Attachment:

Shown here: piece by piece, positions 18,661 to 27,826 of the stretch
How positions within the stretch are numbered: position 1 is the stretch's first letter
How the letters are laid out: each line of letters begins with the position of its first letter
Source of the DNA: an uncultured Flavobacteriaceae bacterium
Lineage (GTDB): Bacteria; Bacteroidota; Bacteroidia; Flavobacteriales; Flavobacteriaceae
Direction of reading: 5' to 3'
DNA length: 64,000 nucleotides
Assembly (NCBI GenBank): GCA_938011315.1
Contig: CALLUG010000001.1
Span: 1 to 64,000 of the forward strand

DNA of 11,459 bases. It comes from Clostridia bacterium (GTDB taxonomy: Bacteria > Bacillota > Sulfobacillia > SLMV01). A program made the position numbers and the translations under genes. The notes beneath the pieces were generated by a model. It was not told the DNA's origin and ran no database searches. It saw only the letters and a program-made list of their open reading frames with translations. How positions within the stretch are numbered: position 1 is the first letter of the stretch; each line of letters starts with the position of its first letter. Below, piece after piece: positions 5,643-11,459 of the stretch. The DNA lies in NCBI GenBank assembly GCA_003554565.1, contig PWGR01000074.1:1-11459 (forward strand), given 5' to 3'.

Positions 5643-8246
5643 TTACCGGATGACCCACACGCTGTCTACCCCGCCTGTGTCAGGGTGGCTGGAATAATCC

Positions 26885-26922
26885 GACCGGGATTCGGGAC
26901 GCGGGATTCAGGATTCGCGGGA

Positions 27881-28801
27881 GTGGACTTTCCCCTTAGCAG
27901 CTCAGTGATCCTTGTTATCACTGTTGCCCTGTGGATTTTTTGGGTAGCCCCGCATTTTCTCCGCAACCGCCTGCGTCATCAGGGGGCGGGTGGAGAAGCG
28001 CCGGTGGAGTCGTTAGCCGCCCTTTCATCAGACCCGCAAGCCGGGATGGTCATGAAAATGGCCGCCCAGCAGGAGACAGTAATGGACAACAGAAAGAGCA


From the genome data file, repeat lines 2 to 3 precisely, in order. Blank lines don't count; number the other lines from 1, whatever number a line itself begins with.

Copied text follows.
How positions within the stretch are numbered: position 1 is the stretch's first letter
How the letters are laid out: each line of letters begins with the position of its first letter